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Switching: Saline to Silicone, High Profile to Moderate Plus. Advice?

I'm considering going from my saline implants (above muscle) to silicone (still above muscle-PS recommendation to stay above muscle because it's less intrusive & we can always go back & go under later if I'm not pleased-PS will subtract out his fees for 2nd surgery).

I am 5'2/100 lbs & have bad rippling. I went from an A cup to a C cup & the implants are obvious. Will going from a high profile saline to moderate plus gel impants make that much of a difference? Will they look more 'natural'?

Doctor Answers (7)

Switching from saline to silicone..what shape?

+2

Dear M.R. - The moderate profile plus is a medium profile that, in my opinion looks more natural than the high profile.  Remember that saline implants are overfilled and look more projected anyway.  My biggest concern with your case is that your main issue is rippling and your PS is placing the implants back in the same pocket.  I would most likely put them under the muscle, especially at your height and weight.  Obviously this is a guesstimate made without seeing you in person.  

Houston Plastic Surgeon
5.0 out of 5 stars 60 reviews

Switiching implants from above saline to silicone and high to moderate profile

+1

It is difficult to say if this will completely eliminate the rippling but it will certainly reduce it. It is thought that high profile silicone implants have less rippling than moderate. However, your moderate profile will have a softer contour and project less.

Web reference: http://www.bodysculptor.com/breast-surgery-chicago/

Chicago Plastic Surgeon
5.0 out of 5 stars 39 reviews

Rippling and exchange

+1

Rippling happens when the soft tissue covering is very thin. Sometimes there is less rippling with silicone.  If there is still rippling after silicone exchange, you may want to consider alloderm placement to add another layer of coverage internally.

Manhattan Plastic Surgeon
4.5 out of 5 stars 14 reviews

Implant exchanges due to rippling

+1

Thank you for your question. Implant rippling is due to two issues - the viscosity of the implant (ie saline vs. silicone) and the thickness of the overlying soft tissue to camouflage the implant. You state that originally you were an A cup. For most women with very small breasts to begin with, a submuscular placement of a breast implant is advised to hide the implant. For patients having problems with rippling of the implants in the upper poles of the breast, I recommend a pocket change to submuscular. Silicone implants are less likely to show rippling, however, if the tissue is thin, they will ripple. For women with severe rippling in the lower pole (which can happen with submuscular implants as well as subglandular), the addition of a dermal matrix such as Strattice can help significantly.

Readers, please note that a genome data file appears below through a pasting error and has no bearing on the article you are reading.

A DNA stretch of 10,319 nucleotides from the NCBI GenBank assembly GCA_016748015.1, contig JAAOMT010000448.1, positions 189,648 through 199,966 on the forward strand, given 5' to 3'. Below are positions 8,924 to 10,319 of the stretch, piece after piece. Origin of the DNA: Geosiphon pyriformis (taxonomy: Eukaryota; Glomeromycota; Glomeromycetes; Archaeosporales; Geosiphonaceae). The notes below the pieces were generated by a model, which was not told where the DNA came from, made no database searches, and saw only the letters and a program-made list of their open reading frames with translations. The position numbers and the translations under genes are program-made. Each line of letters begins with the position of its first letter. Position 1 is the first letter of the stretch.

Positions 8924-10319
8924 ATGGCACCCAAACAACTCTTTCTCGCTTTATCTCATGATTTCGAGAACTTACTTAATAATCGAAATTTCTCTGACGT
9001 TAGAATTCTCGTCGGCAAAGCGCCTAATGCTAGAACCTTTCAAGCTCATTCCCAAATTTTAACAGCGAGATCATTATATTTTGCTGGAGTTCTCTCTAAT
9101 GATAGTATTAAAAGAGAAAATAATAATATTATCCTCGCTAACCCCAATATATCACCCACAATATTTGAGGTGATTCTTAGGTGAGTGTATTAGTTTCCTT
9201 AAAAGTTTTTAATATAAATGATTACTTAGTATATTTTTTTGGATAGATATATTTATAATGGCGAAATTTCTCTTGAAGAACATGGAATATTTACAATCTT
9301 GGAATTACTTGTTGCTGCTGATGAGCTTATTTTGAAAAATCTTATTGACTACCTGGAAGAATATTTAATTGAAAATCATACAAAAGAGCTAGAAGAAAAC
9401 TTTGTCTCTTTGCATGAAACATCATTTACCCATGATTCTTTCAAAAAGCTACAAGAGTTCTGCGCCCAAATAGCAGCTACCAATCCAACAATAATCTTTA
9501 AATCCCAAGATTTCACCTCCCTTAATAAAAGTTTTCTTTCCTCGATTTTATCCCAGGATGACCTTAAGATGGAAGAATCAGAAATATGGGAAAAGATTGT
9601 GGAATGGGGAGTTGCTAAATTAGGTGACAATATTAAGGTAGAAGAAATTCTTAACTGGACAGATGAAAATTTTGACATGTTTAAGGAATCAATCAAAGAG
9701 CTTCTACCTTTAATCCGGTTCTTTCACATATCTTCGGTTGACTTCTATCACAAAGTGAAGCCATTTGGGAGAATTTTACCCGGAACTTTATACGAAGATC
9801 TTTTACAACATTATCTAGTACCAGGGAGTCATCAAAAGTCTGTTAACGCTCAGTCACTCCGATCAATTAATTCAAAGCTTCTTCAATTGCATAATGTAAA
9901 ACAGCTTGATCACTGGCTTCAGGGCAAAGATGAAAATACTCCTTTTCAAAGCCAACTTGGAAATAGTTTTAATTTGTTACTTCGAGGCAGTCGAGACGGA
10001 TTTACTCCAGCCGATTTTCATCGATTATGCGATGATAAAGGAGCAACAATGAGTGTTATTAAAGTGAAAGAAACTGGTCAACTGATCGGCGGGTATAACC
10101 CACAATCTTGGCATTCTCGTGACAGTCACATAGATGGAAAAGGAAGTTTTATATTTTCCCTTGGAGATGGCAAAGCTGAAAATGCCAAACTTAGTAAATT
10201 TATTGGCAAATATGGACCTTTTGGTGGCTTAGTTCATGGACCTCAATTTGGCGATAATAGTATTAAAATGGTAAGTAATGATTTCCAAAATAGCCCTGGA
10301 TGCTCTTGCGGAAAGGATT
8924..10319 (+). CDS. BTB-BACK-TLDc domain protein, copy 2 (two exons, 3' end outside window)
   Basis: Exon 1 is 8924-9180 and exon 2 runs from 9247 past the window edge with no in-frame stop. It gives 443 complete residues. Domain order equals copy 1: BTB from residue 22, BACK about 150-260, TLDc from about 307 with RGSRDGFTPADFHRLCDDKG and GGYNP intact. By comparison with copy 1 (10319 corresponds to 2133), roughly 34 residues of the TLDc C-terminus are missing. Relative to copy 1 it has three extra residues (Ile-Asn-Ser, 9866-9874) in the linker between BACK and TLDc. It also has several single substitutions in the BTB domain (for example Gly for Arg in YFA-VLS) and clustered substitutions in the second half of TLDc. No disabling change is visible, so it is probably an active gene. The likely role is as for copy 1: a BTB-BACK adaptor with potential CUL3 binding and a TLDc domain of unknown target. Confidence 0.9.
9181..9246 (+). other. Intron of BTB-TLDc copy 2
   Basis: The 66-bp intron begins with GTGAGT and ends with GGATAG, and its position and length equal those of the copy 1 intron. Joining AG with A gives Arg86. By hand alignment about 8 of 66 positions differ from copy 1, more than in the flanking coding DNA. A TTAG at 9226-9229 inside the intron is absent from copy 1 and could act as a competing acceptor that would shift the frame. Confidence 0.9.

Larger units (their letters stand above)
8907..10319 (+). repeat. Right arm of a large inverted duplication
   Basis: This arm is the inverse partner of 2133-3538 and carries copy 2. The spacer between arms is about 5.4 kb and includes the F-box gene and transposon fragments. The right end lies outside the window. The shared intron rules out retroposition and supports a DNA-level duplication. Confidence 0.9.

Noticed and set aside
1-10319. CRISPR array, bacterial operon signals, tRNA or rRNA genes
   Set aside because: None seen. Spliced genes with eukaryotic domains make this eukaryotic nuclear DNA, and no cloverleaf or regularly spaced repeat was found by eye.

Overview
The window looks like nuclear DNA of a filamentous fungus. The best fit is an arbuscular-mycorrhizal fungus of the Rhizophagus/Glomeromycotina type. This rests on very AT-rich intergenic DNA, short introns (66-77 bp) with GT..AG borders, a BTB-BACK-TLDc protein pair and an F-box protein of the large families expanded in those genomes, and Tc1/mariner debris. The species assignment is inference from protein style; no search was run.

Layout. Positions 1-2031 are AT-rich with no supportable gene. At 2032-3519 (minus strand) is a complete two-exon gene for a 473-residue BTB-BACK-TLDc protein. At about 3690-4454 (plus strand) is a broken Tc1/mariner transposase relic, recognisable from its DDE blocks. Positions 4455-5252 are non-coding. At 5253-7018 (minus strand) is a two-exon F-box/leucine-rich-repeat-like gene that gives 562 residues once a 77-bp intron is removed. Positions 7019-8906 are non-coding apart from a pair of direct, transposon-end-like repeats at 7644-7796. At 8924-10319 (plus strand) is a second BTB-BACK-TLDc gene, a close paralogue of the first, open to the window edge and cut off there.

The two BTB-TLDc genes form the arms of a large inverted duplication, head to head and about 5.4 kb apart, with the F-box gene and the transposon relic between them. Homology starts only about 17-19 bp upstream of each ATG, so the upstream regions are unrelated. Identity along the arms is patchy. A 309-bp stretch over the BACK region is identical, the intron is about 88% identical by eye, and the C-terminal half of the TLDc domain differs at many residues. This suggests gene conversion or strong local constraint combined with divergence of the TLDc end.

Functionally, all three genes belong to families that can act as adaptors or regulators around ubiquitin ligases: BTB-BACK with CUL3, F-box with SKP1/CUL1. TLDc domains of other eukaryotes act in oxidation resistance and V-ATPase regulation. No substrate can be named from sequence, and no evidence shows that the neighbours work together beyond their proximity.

As for changing shape of the implant, a moderate plus device is flatter, but care must be taken to properly set the pocket to the implant width to avoid long term distortion of the implant in a reaugmentation case. Some women do feel the moderate plus look is more "natural" than the high profile look.

Web reference: http://www.drbogue.com

Boca Raton Plastic Surgeon
5.0 out of 5 stars 8 reviews

Saline implants rippling

+1

Switching from saline to silicone gel implants can decrease rippling, but each person needs to be treated individually. Rippling can happen in front of and behind the muscle, but it is more likely in front of the muscle. Sometimes changing the implant position is more important than the type of implant.

If your rippling is due to capsular contracture, releasing the contracture may help. If your rippling is because you are very thin, and there is not enough soft tissue to disguise the contours of the implant, then moving to behind the muscle makes more sense.

When the implant is behind the muscle, the outer edge is not completely covered, so rippling can occur in this area. When the implant is in front of the muscle, rippling is more easily seen over the entire breast.

Unfortunately, I cannot give you any specific advice via this forum; however, if you are uncertain how to proceed, it is worthwhile discussing your options again with your plastic surgeon, and you might consider getting a second opinion via an in person consultation. Thanks for your question.

Walnut Creek Plastic Surgeon
5.0 out of 5 stars 5 reviews

Position change for ripling can help

+1

I agree with Dr. Sattler on this one.  Switching to silicone can help with ripling, but most plastic surgeons would agree that the sub-muscular position will also decrease visibility of the implant.  If you are going to go through a surgery to correct the ripling, I would suggest changing the position at the same time; that way you only have to go through one operation.

Columbus Plastic Surgeon
5.0 out of 5 stars 4 reviews

Breast implant swap for 'rippling'

+1

The treatment plan you describe does not make a lot of sense- if you've got implant wrinkling, that implies that you need more soft tissue coverage over your implants. Replacing with silicone implants in the sub-glandular position is not going to provide that. Sometimes a procedure that is 'less intrusive' does not deliver the result that you're going to be happy with.

Web reference: http://www.breastaugmentation-seattle.com/html/before_n_after_set.php?procedure=breast_revision&id=01

Seattle Plastic Surgeon
4.5 out of 5 stars 32 reviews

These answers are for educational purposes and should not be relied upon as a substitute for medical advice you may receive from your physician. If you have a medical emergency, please call 911. These answers do not constitute or initiate a patient/doctor relationship.

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